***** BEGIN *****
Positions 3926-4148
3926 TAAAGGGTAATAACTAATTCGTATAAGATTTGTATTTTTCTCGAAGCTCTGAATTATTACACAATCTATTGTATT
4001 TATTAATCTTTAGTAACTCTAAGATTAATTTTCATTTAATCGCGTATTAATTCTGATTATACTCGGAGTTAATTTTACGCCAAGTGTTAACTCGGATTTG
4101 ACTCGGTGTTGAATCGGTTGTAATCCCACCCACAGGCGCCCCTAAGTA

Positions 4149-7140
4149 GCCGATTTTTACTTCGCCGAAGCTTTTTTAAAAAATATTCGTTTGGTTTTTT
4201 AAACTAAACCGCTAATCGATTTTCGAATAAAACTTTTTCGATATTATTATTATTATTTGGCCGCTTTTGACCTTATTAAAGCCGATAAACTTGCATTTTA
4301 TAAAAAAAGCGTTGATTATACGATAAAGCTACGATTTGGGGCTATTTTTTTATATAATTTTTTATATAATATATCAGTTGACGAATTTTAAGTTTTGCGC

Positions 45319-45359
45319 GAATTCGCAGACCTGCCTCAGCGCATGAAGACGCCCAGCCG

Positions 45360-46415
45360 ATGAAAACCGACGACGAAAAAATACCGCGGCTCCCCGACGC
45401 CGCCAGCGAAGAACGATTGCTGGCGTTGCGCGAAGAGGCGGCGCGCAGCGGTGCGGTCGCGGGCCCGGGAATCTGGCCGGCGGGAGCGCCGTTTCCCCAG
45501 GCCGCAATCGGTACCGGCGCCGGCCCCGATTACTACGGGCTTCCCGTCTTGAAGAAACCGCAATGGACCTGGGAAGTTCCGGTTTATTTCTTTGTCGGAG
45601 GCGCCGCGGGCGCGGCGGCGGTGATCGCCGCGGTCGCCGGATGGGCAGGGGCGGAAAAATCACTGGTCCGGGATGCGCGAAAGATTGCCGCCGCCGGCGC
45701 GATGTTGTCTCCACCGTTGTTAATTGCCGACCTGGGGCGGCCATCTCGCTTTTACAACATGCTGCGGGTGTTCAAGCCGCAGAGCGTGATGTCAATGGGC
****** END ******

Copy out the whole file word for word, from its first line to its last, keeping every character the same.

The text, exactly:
Positions 3926-4148
3926 TAAAGGGTAATAACTAATTCGTATAAGATTTGTATTTTTCTCGAAGCTCTGAATTATTACACAATCTATTGTATT
4001 TATTAATCTTTAGTAACTCTAAGATTAATTTTCATTTAATCGCGTATTAATTCTGATTATACTCGGAGTTAATTTTACGCCAAGTGTTAACTCGGATTTG
4101 ACTCGGTGTTGAATCGGTTGTAATCCCACCCACAGGCGCCCCTAAGTA

Positions 4149-7140
4149 GCCGATTTTTACTTCGCCGAAGCTTTTTTAAAAAATATTCGTTTGGTTTTTT
4201 AAACTAAACCGCTAATCGATTTTCGAATAAAACTTTTTCGATATTATTATTATTATTTGGCCGCTTTTGACCTTATTAAAGCCGATAAACTTGCATTTTA
4301 TAAAAAAAGCGTTGATTATACGATAAAGCTACGATTTGGGGCTATTTTTTTATATAATTTTTTATATAATATATCAGTTGACGAATTTTAAGTTTTGCGC

Positions 45319-45359
45319 GAATTCGCAGACCTGCCTCAGCGCATGAAGACGCCCAGCCG

Positions 45360-46415
45360 ATGAAAACCGACGACGAAAAAATACCGCGGCTCCCCGACGC
45401 CGCCAGCGAAGAACGATTGCTGGCGTTGCGCGAAGAGGCGGCGCGCAGCGGTGCGGTCGCGGGCCCGGGAATCTGGCCGGCGGGAGCGCCGTTTCCCCAG
45501 GCCGCAATCGGTACCGGCGCCGGCCCCGATTACTACGGGCTTCCCGTCTTGAAGAAACCGCAATGGACCTGGGAAGTTCCGGTTTATTTCTTTGTCGGAG
45601 GCGCCGCGGGCGCGGCGGCGGTGATCGCCGCGGTCGCCGGATGGGCAGGGGCGGAAAAATCACTGGTCCGGGATGCGCGAAAGATTGCCGCCGCCGGCGC
45701 GATGTTGTCTCCACCGTTGTTAATTGCCGACCTGGGGCGGCCATCTCGCTTTTACAACATGCTGCGGGTGTTCAAGCCGCAGAGCGTGATGTCAATGGGC